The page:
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China defends buzzing American warship, Canadian frigate in Taiwan Strait | CBC News

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China’s defence minister defended sailing a warship across the path of an American destroyer and Canadian frigate transiting the Taiwan Strait, telling a gathering of some of the world’s top defence officials in Singapore on Sunday that such so-called “freedom of navigation” patrols are a provocation to China.

In his first international public address since becoming defence minister in March, Gen. Li Shangfu told the Shangri-La Dialogue that China doesn’t have any problems with “innocent passage” but that “we must prevent attempts that try to use those freedom of navigation [patrols], that innocent passage, to exercise hegemony of navigation.”

U.S. Defence Secretary Lloyd Austin told the same forum Saturday that Washington would not “flinch in the face of bullying or coercion” from China and would continue regularly sailing through and flying over the Taiwan Strait and the South China Sea to emphasize they are international waters, countering Beijing’s sweeping territorial claims.

Canadian Defence Minister Anita Anand said Canada would continue to sail where international law allows, including the strait, and that “actors in this region must engage responsibly.”

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Concerns accident could lead to escalation

On Saturday, a U.S. guided-missile destroyer and a Canadian frigate (HMCS Montréal) were intercepted by a Chinese warship as they transited the strait between the self-governed island of Taiwan, which China claims as its own territory, and mainland China.

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The Chinese vessel overtook the American ship and then veered across its bow at a distance of about 140 metres in an “unsafe manner,” according to the U.S. Indo-Pacific Command.

Additionally, the U.S. has said a Chinese J-16 fighter jet late last month “performed an unnecessarily aggressive manoeuvre” while intercepting a U.S. Air Force reconnaissance aircraft over the South China Sea, flying directly in front of the plane’s nose.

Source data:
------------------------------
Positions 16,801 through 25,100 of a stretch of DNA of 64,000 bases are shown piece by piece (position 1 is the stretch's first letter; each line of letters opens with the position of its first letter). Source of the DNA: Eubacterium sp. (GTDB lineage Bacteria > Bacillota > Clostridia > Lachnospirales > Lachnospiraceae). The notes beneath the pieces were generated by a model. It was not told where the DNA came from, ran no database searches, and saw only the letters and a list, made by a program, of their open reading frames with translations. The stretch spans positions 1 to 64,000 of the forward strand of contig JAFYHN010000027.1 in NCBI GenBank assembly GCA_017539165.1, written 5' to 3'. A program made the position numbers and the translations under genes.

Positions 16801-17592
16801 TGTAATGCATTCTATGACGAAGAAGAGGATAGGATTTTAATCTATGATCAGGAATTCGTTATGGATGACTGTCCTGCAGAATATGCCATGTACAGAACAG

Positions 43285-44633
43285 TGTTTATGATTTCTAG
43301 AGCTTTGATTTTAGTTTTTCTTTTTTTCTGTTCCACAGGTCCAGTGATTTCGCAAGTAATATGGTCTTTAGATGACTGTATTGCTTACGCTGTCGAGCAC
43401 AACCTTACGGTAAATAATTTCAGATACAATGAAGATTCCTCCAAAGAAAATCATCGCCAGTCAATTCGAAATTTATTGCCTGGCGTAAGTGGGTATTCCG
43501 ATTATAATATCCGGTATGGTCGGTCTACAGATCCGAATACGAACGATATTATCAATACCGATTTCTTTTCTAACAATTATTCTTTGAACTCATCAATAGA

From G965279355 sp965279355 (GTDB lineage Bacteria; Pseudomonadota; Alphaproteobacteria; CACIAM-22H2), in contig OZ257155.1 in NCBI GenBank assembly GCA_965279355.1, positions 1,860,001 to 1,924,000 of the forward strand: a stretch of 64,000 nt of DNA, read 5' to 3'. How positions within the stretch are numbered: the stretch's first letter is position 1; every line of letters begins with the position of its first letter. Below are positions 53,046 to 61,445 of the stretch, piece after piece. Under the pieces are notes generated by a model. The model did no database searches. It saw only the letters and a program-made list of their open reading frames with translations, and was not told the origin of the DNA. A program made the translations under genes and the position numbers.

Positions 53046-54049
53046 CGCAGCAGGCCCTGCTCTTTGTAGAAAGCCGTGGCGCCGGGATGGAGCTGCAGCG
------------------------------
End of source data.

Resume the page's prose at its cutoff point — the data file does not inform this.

Those and previous incidents have raised concerns of a possible accident occurring that could lead to an escalation between the two nations at a time when tensions are already high.

A woman with long black hair is pictured looking beyond the camera. She is the only thing in focus.
Defence Minister Anita Anand, pictured in Ottawa last month, said Canada will continue to sail where international law allows. (Justin Tang/The Canadian Press)

Li suggested the U.S. and its allies had created the danger, and should instead should focus on taking “good care of your own territorial airspace and waters.”

“The best way is for the countries, especially the naval vessels and fighter jets of countries, not to do closing actions around other countries’ territories,” he said through an interpreter. “What’s the point of going there? In China we always say, ‘Mind your own business.”‘

In a wide-ranging speech, Li reiterated many of Beijing’s well-known positions, including its claim on Taiwan, calling it “the core of our core interests.”

‘Meddling in China’s internal affairs’

He accused the U.S. and others of “meddling in China’s internal affairs” by providing Taiwan with defence support and training, and conducting high-level diplomatic visits.

“China stays committed to the path of peaceful development, but we will never hesitate to defend our legitimate rights and interests, let alone sacrifice the nation’s core interests,” he said.